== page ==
Because this Court has entered the Orders to Show Cause, the United States assumes that Respondents will present their case first at the November 17 hearing to explain why they should not be held in civil and criminal contempt. To the extent that the direct and cross examination of witnesses called by Respondents do not cover all of the areas that the United States believes are relevant, the United States plans to introduce in its responsive case the excerpts from depositions that are listed in Attachment 2 to this Pretrial Statement. The United States may use portions of the depositions in videotape form during the hearing. The United States also reserves the right to call any live witnesses necessary and appropriate to respond to Respondents' case.
List of Exhibits to be Offered in Evidence by the United States
Attachment 1 is a list of exhibits the United States currently plans to offer at the November 17 hearing. The first sixteen exhibits were attachments to the Memorandum in Support of the United States' Civil and Criminal Petitions and the Reply of the United States to the Response of Smith and Schlumberger, filed on July 17 and September 10 respectively. The remaining exhibits were submitted by either Smith or Schlumberger in response to post-filing discovery. The United States reserves the right to offer additional exhibits in response to Respondents' case.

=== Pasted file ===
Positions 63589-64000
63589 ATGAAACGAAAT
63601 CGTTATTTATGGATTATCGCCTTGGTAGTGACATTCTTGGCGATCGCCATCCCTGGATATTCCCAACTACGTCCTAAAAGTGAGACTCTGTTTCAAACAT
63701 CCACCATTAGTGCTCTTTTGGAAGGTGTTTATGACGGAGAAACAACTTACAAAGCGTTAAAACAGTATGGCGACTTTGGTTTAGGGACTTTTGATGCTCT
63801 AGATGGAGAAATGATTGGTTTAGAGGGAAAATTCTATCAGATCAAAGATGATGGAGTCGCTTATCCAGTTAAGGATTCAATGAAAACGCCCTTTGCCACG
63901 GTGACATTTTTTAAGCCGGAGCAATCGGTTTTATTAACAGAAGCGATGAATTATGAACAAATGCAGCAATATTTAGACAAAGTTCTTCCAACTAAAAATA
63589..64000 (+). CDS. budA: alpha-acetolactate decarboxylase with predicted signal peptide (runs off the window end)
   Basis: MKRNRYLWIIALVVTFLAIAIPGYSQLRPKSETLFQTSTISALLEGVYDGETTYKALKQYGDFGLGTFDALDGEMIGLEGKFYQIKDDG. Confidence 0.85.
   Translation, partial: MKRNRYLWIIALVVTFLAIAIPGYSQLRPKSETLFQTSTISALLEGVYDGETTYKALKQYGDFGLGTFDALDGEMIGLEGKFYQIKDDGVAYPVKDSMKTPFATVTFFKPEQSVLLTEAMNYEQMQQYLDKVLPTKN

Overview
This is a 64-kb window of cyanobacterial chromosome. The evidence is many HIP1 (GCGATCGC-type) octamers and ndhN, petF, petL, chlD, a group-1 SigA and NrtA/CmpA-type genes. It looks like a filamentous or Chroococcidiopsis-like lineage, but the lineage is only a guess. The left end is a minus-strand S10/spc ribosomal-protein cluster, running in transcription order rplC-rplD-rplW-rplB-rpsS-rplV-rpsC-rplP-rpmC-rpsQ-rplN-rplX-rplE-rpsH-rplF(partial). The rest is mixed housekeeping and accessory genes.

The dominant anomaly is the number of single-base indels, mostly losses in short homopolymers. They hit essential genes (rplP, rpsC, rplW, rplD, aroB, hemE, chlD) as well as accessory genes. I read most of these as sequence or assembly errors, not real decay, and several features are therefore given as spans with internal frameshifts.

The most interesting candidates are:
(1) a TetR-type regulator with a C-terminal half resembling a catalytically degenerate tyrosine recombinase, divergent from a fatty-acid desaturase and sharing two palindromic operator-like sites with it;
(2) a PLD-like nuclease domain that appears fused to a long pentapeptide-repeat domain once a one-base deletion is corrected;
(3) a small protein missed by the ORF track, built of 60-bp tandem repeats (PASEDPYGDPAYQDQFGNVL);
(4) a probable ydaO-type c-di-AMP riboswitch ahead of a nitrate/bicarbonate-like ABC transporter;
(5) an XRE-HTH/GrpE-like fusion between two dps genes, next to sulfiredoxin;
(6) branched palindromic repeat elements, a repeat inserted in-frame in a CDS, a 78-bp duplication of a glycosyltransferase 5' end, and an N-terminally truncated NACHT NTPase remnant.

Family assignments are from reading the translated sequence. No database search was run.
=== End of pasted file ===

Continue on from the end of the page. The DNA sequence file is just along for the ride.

Designation of Depositions to be Offered into Evidence by the United States